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Journal of Cellular Biochemistry

Acquisition of paclitaxel resistance is associated with a more aggressive and invasive phenotype in prostate cancer

Authors

  • John J. Kim,

    1. Department of Urology, James Buchanan Brady Urological Institute, Baltimore, Maryland 21287
    2. Department of Biomedical Engineering, Whiting School of Engineering, The Johns Hopkins University School of Medicine, Baltimore, Maryland 21287
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  • Bo Yin,

    1. Department of Urology, James Buchanan Brady Urological Institute, Baltimore, Maryland 21287
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  • Christhunesa S. Christudass,

    1. Department of Urology, James Buchanan Brady Urological Institute, Baltimore, Maryland 21287
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  • Naoki Terada,

    1. Department of Urology, James Buchanan Brady Urological Institute, Baltimore, Maryland 21287
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  • Krithika Rajagopalan,

    1. Department of Urology, James Buchanan Brady Urological Institute, Baltimore, Maryland 21287
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  • Ben Fabry,

    1. Department of Physics, University of Erlangen–Nuremberg, Erlangen, Germany
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  • Danielle Y. Lee,

    1. Department of Environmental Health Sciences, Johns Hopkins Bloomberg School of Public Health, Baltimore, Maryland 21205
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  • Takumi Shiraishi,

    1. Department of Urology, James Buchanan Brady Urological Institute, Baltimore, Maryland 21287
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  • Robert H. Getzenberg,

    1. Department of Urology, James Buchanan Brady Urological Institute, Baltimore, Maryland 21287
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  • Robert W. Veltri,

    1. Department of Urology, James Buchanan Brady Urological Institute, Baltimore, Maryland 21287
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  • Steven S. An,

    Corresponding author
    1. Department of Environmental Health Sciences, Johns Hopkins Bloomberg School of Public Health, Baltimore, Maryland 21205
    2. Physical Sciences in Oncology Center, The Johns Hopkins University, Baltimore, Maryland 21205
    3. In Vivo Cellular and Molecular Imaging Center, The Johns Hopkins University, Baltimore, Maryland 21205
    • Department of Environmental Health Sciences, Johns Hopkins Bloomberg School of Public Health, 615 N. Wolfe Street, Room E7616, Baltimore, MD 21205.
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  • Steven M. Mooney

    Corresponding author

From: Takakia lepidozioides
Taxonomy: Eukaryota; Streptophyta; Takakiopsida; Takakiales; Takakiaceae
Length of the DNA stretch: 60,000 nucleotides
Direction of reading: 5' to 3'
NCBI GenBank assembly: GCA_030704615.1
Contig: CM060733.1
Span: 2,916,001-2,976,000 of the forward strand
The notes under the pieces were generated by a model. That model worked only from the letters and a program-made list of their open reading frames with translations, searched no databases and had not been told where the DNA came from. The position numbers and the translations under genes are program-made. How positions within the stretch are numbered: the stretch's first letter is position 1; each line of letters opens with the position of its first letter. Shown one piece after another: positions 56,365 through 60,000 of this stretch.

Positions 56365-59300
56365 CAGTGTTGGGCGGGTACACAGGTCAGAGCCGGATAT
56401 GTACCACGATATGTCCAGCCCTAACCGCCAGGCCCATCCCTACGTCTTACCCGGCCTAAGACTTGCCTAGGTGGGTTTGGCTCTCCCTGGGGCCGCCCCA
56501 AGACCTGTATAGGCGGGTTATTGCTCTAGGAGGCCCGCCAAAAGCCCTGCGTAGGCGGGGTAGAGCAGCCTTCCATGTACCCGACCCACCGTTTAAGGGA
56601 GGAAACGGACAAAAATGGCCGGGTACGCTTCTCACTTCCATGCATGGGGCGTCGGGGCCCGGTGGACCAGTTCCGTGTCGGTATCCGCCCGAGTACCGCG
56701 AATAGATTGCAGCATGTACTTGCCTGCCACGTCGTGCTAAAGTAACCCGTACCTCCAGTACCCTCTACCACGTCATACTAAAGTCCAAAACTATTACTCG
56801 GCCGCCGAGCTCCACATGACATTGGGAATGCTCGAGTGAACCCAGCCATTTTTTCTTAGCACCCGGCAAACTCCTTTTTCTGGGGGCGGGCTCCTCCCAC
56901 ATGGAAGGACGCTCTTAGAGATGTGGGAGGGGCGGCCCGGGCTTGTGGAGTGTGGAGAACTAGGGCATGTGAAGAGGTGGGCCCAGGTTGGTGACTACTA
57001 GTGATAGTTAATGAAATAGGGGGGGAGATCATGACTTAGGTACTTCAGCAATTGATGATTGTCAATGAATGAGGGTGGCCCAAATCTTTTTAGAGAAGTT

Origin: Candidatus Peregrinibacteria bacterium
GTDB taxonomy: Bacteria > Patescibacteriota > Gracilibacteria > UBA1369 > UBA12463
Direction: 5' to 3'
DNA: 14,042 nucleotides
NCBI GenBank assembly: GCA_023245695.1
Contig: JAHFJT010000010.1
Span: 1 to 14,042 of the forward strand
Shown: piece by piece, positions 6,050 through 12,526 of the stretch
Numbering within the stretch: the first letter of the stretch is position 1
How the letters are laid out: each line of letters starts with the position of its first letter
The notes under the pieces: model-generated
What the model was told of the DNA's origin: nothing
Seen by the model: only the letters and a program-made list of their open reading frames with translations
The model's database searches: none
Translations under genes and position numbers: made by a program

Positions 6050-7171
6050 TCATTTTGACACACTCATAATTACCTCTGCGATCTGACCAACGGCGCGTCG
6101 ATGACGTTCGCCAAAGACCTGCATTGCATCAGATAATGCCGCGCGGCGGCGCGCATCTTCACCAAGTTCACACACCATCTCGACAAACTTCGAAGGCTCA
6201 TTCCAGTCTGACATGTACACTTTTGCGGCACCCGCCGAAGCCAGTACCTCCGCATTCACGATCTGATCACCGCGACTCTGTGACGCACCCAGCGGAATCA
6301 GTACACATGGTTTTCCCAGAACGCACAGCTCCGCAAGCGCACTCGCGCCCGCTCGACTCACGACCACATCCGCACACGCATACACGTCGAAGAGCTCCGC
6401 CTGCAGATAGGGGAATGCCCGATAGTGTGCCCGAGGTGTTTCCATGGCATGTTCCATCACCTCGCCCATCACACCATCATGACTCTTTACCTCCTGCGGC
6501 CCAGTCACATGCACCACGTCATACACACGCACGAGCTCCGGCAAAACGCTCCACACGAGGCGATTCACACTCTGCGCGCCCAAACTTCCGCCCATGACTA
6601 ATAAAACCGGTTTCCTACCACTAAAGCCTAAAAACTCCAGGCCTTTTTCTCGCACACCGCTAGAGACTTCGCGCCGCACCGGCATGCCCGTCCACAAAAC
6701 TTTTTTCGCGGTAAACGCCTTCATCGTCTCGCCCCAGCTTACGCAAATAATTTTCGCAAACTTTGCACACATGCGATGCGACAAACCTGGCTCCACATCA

1. Department of Urology, James Buchanan Brady Urological Institute, Baltimore, Maryland 21287
    • Department of Urology and Oncology, James Buchanan Brady Urological Institute, 600 N. Wolfe Street, 129B Marburg, Baltimore, MD 21287.
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Abstract

Drug resistance is a major limitation to the successful treatment of advanced prostate cancer (PCa). Patients who have metastatic, castration-resistant PCa (mCRPC) are treated with chemotherapeutics. However, these standard therapy modalities culminate in the development of resistance. We established paclitaxel resistance in a classic, androgen-insensitive mCRPC cell line (DU145) and, using a suite of molecular and biophysical methods, characterized the structural and functional changes in vitro and in vivo that are associated with the development of drug resistance. After acquiring paclitaxel-resistance, cells exhibited an abnormal nuclear morphology with extensive chromosomal content, an increase in stiffness, and faster cytoskeletal remodeling dynamics. Compared with the parental DU145, paclitaxel-resistant (DU145-TxR) cells became highly invasive and motile in vitro, exercised greater cell traction forces, and formed larger and rapidly growing tumors in mouse xenografts. Furthermore, DU145-TxR cells showed a discrete loss of keratins but a distinct gain of ZEB1, Vimentin and Snail, suggesting an epithelial-to-mesenchymal transition. These findings demonstrate, for the first time, that paclitaxel resistance in PCa is associated with a trans-differentiation of epithelial cell machinery that enables more aggressive and invasive phenotype and portend new strategies for developing novel biomarkers and effective treatment modalities for PCa patients. J. Cell. Biochem. 114: 1286–1293, 2013. © 2012 Wiley Periodicals, Inc.

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